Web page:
In her essay, Marquart characterizes the upper Midwest. She uses both positive and negative strategies to do so. She describes the landscape itself as a negative place while its people as good, positive people – she switches back and forward between the two.
She starts out her essay by describing a road in the Midwest, a road that according to her is “lonely, treeless, and devoid of rises.” She then says that the road “curves in places that it [feels] like one long-held pedal steel guitar” This gives the effect that the Midwest is a rather dull and boring place to be in. Marquart than labels the Midwest as “the square states” and uses humor to describes those states as “a region that spawns both tornados and Republicans.” This makes the Midwest seem like a rather negative place for she equates tornados (which are destructive) with Republicans, and uses the word “spawned” which has a negative connotation.
She then switches to describing the Midwest from a negative place to a positive one. For she describes its people as “fresh faces”, blond, innocent, strong, good-looking, basically above average. Says that Presidents come here, networks want their actresses to look like they’re actresses, that characters in movies are based off of them. Goes on to say that it’s bad idea to leave the Midwest. She alludes to the media like the poet Sylvia Griffith Wheeler, Coen Brothers’ movie Fargo, and Garrison Keillor’s radio show, uses them to characterize the Midwest and its people as good.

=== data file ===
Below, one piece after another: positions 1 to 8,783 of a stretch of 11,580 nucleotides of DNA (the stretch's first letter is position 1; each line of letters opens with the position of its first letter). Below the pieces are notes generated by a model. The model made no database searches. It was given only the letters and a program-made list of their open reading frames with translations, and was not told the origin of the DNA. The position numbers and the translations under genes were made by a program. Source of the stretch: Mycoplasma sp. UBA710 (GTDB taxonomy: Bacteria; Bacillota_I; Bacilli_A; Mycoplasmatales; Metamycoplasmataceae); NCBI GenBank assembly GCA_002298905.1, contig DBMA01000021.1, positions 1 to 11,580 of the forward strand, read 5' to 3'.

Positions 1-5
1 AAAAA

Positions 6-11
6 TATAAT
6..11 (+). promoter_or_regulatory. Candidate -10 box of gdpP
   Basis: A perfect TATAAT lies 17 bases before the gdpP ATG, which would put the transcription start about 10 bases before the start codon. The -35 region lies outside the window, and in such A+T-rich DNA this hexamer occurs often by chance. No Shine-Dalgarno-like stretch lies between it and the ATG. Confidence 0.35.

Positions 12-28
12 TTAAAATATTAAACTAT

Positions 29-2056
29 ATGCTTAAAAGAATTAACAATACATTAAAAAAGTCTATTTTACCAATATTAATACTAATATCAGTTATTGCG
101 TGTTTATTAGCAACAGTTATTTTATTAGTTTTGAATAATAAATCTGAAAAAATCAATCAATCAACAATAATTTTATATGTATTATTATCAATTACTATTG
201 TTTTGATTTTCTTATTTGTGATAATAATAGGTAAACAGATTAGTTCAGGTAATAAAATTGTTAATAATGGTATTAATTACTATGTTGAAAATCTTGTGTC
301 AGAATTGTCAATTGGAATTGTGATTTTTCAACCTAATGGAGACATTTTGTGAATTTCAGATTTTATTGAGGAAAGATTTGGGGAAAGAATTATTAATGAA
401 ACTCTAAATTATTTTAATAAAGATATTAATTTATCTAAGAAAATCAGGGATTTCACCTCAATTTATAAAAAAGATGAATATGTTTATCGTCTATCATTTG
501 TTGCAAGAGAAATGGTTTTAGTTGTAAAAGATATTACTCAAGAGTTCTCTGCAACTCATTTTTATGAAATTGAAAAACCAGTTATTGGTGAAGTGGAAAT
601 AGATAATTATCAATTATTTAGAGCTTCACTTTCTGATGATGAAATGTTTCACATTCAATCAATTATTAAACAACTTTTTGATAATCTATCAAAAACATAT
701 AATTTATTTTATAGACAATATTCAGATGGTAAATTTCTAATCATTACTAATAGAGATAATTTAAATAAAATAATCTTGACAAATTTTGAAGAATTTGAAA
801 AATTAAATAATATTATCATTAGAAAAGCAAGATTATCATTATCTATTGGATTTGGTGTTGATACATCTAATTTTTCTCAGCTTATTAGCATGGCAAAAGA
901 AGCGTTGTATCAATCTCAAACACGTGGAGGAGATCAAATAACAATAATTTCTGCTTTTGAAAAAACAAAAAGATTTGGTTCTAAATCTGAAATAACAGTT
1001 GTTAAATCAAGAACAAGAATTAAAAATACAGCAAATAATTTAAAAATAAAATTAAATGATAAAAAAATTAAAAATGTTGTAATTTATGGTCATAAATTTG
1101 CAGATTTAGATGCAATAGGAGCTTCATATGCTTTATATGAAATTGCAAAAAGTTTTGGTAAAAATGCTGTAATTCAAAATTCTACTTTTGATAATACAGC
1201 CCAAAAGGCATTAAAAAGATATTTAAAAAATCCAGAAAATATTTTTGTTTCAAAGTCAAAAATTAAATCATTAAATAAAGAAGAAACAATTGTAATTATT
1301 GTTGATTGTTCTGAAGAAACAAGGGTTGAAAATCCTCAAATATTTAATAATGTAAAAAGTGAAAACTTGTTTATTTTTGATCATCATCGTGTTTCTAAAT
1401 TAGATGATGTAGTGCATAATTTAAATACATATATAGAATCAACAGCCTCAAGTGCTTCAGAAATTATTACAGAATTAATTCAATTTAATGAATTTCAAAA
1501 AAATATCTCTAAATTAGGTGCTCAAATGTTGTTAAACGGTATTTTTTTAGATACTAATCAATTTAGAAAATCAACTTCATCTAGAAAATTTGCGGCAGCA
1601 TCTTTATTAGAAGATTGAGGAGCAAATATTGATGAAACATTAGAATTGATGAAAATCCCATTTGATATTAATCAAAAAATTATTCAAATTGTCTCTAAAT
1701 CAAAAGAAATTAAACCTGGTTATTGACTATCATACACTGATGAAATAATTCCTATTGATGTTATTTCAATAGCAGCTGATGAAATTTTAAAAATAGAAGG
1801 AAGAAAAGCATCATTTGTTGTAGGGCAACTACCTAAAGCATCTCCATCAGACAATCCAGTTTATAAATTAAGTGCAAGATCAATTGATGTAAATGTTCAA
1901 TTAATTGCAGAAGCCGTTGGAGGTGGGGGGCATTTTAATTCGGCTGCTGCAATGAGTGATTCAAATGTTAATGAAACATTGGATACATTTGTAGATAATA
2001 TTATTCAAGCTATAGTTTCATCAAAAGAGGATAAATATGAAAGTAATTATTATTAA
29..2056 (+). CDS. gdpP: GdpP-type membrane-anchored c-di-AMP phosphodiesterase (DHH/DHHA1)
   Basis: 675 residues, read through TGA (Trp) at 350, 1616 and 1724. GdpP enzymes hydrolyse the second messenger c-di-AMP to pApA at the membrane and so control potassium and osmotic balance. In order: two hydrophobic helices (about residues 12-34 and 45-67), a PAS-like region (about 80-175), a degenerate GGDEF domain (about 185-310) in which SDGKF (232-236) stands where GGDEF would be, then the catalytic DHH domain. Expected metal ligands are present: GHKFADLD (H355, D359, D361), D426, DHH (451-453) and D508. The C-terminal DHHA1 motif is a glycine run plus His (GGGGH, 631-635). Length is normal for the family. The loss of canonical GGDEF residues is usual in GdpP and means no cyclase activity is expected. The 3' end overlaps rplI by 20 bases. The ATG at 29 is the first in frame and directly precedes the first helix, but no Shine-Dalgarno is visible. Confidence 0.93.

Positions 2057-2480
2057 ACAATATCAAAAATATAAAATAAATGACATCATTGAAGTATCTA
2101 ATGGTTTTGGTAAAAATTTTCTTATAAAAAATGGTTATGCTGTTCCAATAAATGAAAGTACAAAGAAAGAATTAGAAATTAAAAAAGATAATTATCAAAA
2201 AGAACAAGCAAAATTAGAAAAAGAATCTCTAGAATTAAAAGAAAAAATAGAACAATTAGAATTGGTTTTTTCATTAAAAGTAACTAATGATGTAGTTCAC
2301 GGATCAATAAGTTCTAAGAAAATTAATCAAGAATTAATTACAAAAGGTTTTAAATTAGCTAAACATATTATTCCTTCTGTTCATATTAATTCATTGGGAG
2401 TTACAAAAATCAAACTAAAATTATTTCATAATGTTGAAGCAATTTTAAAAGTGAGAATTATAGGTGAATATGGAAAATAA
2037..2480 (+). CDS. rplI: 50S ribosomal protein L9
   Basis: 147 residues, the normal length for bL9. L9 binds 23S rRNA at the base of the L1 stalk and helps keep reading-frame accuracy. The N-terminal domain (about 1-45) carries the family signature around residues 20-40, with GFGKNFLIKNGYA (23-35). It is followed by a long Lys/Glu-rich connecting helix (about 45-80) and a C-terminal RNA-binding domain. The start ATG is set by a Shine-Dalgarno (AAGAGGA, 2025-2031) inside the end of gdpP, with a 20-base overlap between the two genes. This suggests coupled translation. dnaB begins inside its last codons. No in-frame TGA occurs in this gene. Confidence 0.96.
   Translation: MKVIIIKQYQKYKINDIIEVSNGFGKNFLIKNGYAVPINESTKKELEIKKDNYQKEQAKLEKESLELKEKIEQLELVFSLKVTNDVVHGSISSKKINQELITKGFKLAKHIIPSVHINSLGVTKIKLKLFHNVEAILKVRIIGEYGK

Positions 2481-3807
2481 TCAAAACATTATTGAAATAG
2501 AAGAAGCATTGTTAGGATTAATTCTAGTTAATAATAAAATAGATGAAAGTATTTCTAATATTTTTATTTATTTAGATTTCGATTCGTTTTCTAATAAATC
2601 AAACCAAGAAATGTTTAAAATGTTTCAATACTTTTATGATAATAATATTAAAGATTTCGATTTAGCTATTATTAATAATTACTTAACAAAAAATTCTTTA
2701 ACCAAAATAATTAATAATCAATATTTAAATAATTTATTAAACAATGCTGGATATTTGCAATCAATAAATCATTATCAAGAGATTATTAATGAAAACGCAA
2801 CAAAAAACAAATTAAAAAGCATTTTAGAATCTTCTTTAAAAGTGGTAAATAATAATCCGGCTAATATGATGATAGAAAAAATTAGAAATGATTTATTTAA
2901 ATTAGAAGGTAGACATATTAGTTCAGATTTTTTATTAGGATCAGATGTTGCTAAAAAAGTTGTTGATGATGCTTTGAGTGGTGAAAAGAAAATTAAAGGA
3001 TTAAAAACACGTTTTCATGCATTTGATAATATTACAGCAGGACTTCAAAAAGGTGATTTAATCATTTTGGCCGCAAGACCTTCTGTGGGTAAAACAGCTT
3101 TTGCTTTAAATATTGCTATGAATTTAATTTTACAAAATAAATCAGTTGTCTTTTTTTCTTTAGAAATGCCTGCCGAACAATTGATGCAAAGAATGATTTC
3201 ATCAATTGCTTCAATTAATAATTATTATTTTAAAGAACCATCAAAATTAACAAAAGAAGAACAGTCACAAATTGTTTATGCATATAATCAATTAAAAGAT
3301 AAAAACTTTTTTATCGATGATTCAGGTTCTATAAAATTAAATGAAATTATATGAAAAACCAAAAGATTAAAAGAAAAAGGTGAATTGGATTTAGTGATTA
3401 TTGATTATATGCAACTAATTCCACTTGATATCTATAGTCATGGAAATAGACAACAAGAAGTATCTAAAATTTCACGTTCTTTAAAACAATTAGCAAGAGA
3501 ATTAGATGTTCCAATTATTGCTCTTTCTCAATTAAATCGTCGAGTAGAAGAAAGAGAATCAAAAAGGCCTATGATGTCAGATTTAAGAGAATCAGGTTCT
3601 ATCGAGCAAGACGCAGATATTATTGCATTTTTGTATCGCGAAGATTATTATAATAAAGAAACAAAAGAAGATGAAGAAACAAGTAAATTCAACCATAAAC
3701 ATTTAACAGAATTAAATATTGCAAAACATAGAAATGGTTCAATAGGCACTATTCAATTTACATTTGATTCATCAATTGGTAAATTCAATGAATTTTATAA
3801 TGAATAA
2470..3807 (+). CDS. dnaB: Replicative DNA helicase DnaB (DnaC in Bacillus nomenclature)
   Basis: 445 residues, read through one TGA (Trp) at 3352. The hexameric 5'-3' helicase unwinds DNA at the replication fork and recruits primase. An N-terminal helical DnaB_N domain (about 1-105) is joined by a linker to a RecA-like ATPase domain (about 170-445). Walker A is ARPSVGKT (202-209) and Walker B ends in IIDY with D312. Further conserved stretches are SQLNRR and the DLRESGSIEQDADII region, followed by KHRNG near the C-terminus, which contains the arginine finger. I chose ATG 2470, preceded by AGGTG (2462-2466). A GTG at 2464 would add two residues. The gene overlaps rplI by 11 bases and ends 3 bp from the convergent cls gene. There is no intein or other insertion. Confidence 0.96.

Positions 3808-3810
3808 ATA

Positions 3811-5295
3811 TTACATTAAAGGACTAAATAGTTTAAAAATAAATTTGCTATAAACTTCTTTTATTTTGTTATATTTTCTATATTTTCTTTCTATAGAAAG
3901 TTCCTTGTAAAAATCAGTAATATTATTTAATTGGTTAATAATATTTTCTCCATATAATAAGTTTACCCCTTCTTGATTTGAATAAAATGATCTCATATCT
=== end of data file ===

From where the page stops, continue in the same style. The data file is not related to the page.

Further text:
Marquart goes back to talking about the landscape, describing it as “dreary” “uninhabitable”, “unfit [to live in]”, “indignity”, and as a “monotonous” place. She uses references from history and politics like Edwin James, Major Stephen Long, and the Land Ordinance of 1785 to characterize the Midwest as a place where people can’t live or don’t want to in.
She uses a personal connection – a story of her grandparents immigrating to the...